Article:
The two main types of breast cancer surgery are a lumpectomy and a mastectomy, and should be chosen based on how far the cancer has spread. A lumpectomy, or breast-conserving surgery, involves removing just the area with cancer, and is often best for women still in the early stages of this disease. On the other hand, a mastectomy involves removing either most or all of the breast, and it is often required when the cancer has spread over a larger area. Both types are usually followed by radiation therapy, though a mastectomy is also often followed by breast reconstruction surgery. Since mastectomies are usually more complex, they are typically completed in a hospital, while lumpectomies are usually outpatient procedures.
A woman may be eligible for a lumpectomy if the cancerous area is still small due to being in the early stages of the disease. In most cases, the surgeon makes an incision to remove the area that has cancer, along with the tissue that immediately surrounds it. The lymph nodes are also sometimes removed if the cancer appears to have spread to them, and then radiation therapy is usually given for one to two months. Unfortunately, women who have already had radiation treatment on their breasts or have two areas of cancer are not typically eligible for this type of breast cancer surgery.
When the cancerous area is too large to be removed through a lumpectomy, sometimes a partial mastectomy is an option. Similar to a lumpectomy, a partial mastectomy requires that the surgeon removes the cancerous part of the breast, along with any tissue that surrounds it, but leaving the remainder of the healthy breast tissue. Radiation treatment is then usually given for six weeks to two months.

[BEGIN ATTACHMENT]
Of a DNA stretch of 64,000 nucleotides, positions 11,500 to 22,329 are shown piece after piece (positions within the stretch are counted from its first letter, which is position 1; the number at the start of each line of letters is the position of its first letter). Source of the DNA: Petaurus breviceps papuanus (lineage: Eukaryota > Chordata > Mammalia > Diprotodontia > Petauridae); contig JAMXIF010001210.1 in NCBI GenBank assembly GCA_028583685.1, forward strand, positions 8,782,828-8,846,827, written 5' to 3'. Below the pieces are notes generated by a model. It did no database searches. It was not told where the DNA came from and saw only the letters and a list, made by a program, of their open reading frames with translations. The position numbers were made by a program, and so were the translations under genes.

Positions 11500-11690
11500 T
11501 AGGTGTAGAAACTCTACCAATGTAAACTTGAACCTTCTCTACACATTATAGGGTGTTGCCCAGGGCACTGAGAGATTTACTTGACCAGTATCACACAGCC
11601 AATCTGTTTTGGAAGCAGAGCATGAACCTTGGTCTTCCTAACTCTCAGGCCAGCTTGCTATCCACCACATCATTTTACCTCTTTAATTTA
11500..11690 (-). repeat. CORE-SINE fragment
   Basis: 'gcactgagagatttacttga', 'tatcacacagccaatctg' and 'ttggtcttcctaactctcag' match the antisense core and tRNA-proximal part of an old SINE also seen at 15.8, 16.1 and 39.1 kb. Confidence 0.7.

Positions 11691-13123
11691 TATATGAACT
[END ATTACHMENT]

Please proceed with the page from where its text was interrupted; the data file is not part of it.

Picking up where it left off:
On the other hand, some types of breast cancer surgery require the entire breast to be removed, rather than just the cancerous part. For example, a simple, or "total," mastectomy occurs when the whole breast is removed, but the lymph nodes have not been affected and are left in place. A modified radical mastectomy, by contrast, usually involves taking out the breast, the nipple, and the lymph nodes, while a radical mastectomy requires that all of these parts be taken, in addition to the surrounding chest muscle. Fortunately, breast reconstruction is a popular option after this type of breast cancer surgery, which often means that most patients can move on with their lives once the cancer is removed.